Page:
An Oregon construction company is reeling from its first workplace death since its founding in 1939 – and the victim’s family is reeling from the man’s loss.
News sources say Stephen Smith, a truck driver employed by Hamilton Construction Company, was killed in an incident Saturday at the Beltline/Delta Highway interchange.
A hiker was about a mile and a half up the Nualolo Trail in the Koke State Park in Hawaii, struggling with rain and fog and hampered by a visibility of about 20 feet, when he heard what sounded like the high-pitched whine of a helicopter in distress. Knowing that something was wrong, he tried to find the helicopter but couldn’t due to the adverse weather conditions and fading daylight.
The National Institute for Occupational Safety and Health (NIOSH) has a plan for reducing the leading cause of work-related deaths in the U.S. – and it wants your input.
The NIOSH Center for Motor Vehicle Safety Strategic Plan, 2020-2029 is intended to address risks faced by millions of workers who drive or ride in a motor vehicle as part of their jobs.
After getting ejected from the National Transportation Safety Board’s (NTSB) investigation into the crash of one of its vehicles, Tesla – along with everyone else – will learn the probable cause of the incident when the agency discloses it in a meeting next month.
On March 23, 2018, a 2017 Tesla Model X electric-powered passenger vehicle, crashed while traveling southbound on US Highway 101 in Mountain View, California.
No mayday was received from the small plane that crashed shortly after taking off from a Louisiana airport on Dec. 28, 2019, killing five of the six people on board and injuring several people on the ground.
The NTSB's preliminary report into the incident does not include a probable cause. Instead, it provides a meticulously reconstructed sequence of events involving the Piper PA 31T, which took off on a personal flight from Lafayette Regional Airport/Paul Fournet Field (LFT) in Lafayette en route to Atlanta, Georgia.
The sinking of two vessels being towed in Massachusetts bay in 2018 was likely due to a decision by a tow captain and vessel owner to attempt a transit in wind and waves “that exceeded their original plan for the voyage,” according to a report issued by the National Transportation Safety Board (NTSB), which investigated the incident. Two crew members received minor injuries in the December 2 incident, which occurred while the towing vessel Big Jake was towing five barges and two workboats.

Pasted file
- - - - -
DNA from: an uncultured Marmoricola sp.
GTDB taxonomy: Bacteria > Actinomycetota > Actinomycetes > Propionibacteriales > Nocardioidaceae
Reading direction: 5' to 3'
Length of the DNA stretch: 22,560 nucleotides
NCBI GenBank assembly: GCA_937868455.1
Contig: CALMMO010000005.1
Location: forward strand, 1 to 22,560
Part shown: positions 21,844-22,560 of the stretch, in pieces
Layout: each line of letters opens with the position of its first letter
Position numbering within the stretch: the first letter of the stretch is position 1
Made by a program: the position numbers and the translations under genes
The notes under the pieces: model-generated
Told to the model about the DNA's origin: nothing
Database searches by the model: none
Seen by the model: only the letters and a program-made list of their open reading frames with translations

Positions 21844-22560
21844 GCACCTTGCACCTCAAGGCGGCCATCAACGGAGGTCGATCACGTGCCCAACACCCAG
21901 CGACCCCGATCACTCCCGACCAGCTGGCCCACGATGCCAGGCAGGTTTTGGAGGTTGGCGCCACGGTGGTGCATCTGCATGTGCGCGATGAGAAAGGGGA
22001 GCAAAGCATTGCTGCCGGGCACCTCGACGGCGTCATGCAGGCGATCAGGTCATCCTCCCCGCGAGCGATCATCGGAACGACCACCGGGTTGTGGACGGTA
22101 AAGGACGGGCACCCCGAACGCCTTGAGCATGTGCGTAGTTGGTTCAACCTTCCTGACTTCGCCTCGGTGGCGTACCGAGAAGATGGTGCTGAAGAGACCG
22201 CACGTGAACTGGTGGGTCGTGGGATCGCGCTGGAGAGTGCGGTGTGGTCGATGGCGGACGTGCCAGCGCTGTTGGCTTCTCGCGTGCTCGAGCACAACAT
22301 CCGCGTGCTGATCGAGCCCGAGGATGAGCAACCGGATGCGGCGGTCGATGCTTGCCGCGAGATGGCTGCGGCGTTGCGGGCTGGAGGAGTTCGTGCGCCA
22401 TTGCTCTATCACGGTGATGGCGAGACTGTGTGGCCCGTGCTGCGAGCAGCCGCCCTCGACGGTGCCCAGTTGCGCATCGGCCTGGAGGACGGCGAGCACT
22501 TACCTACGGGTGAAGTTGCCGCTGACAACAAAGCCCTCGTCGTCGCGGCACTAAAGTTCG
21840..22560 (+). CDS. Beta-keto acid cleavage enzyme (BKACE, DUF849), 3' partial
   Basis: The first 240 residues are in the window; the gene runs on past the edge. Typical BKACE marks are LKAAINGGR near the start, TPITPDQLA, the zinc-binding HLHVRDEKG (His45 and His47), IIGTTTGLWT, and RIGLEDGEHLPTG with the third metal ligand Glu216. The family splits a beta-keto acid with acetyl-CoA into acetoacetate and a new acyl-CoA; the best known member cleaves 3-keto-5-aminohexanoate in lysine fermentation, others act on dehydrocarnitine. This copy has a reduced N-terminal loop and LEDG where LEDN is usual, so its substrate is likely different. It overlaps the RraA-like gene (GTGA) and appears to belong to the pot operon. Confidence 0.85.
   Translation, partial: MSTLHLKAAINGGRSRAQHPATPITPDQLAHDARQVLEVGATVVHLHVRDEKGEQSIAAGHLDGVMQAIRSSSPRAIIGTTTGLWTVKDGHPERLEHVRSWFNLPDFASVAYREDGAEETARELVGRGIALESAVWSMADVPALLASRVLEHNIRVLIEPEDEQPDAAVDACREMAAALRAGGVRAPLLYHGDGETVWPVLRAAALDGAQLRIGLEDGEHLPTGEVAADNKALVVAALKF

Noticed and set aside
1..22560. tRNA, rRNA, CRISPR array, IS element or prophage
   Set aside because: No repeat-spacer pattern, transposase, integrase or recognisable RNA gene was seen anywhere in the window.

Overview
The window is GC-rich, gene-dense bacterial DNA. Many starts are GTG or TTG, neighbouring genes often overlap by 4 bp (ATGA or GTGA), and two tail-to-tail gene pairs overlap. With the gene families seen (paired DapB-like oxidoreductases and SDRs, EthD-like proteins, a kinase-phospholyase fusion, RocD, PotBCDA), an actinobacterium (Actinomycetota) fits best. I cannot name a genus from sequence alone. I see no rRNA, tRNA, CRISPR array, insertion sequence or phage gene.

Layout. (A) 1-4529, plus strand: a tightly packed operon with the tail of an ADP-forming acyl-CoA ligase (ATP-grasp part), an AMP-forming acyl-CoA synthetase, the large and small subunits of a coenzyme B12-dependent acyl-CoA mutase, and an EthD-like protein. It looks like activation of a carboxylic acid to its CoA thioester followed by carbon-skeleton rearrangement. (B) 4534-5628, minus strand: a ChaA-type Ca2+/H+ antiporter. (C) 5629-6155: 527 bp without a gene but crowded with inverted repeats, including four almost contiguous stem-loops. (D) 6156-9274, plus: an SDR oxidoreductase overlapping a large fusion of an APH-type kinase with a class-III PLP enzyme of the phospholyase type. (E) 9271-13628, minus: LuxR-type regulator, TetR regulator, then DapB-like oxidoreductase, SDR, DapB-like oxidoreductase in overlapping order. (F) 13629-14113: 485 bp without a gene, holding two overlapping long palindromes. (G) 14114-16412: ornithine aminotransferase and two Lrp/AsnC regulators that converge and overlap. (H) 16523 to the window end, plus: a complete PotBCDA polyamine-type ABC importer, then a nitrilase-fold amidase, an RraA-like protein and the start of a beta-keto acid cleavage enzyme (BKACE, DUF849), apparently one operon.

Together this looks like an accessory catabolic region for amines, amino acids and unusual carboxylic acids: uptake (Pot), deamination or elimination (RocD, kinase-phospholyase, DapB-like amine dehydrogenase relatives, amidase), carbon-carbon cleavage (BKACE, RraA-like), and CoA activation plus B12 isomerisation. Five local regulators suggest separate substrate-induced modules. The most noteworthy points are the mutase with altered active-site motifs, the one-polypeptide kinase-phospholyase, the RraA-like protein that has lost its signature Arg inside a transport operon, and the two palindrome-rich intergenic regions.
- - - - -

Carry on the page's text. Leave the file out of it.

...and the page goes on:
Aviation safety, cell phone use by motorists and welcoming new board members kept National Transportation Safety Board (NTSB) busy in recent months.
On September 6, in Anchorage, Alaska, NTSB facilitated a roundtable of industry operators, government officials, educators, and aviation associations to discuss ways to improve the safety of Part 135 flight operations in Alaska.
It’s not just a football game; it’s a designated National Security Special Event. That’s why the Federal Aviation Administration (FAA) is announcing restrictions for both manned and unmanned aircraft for Super Bowl LIV, which will take place on Sunday, Feb. 2 at Hard Rock Stadium in Miami Gardens, Florida. And the rules don’t just cover the day of the game.
The Federal Aviation Administration (FAA) has announced a proposed rule that would continue the safe integration of Unmanned Aircraft Systems (UAS), commonly called drones, into the nation’s airspace by requiring them to be identifiable remotely.
“Remote ID technologies will enhance safety and security by allowing the FAA, law enforcement, and Federal security agencies to identify drones flying in their jurisdiction,” said U.S. Transportation Secretary Elaine L. Chao.
The end-of-year fatal crashes of several small aircraft highlight the importance of safety guidance for charter aircraft that was recently issued by the Federal Aviation Administration (FAA).
Seven people were killed on Dec. 26 when a Hawaii tour helicopter slammed into a mountaintop. The crash of a small plane in Louisiana shortly after takeoff on Dec. 28 claimed the lives of five people.
Among the articles in the June 2020 issue of ISHN Magazine, we offer a detailed analysis of different types of face masks, discuss long-term solutions for businesses figuring out their COVID-19 response plans, focus on hand protection, and much more.